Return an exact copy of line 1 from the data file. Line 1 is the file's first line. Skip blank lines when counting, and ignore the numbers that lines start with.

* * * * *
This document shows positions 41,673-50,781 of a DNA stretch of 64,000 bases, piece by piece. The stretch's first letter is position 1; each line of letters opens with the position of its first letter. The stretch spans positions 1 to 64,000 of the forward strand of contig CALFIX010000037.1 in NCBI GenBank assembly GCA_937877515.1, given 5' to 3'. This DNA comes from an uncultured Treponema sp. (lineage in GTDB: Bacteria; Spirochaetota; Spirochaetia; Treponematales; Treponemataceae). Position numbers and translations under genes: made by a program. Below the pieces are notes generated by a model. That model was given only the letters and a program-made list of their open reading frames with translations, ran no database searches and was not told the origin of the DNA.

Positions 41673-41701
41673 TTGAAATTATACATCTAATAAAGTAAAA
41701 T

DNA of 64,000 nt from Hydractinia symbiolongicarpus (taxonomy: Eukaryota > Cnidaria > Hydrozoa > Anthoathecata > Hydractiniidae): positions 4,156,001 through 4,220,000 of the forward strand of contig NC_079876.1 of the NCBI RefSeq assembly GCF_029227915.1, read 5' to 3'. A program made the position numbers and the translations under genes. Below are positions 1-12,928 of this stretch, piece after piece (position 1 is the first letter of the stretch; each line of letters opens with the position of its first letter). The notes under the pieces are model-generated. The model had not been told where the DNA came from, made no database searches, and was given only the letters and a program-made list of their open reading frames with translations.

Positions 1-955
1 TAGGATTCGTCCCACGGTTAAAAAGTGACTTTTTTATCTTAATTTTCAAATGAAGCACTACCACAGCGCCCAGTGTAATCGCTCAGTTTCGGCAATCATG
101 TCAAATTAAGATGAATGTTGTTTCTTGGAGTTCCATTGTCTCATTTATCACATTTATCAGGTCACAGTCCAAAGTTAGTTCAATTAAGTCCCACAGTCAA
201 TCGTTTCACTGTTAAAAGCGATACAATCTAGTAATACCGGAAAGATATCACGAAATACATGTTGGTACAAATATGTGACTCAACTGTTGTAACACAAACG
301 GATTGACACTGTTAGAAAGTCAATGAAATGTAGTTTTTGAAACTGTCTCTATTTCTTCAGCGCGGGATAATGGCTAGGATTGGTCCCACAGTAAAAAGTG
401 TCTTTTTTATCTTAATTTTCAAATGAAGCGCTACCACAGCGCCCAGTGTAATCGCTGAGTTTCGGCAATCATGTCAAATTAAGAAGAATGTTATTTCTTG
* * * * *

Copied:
This document shows positions 41,673-50,781 of a DNA stretch of 64,000 bases, piece by piece. The stretch's first letter is position 1; each line of letters opens with the position of its first letter. The stretch spans positions 1 to 64,000 of the forward strand of contig CALFIX010000037.1 in NCBI GenBank assembly GCA_937877515.1, given 5' to 3'. This DNA comes from an uncultured Treponema sp. (lineage in GTDB: Bacteria; Spirochaetota; Spirochaetia; Treponematales; Treponemataceae). Position numbers and translations under genes: made by a program. Below the pieces are notes generated by a model. That model was given only the letters and a program-made list of their open reading frames with translations, ran no database searches and was not told the origin of the DNA.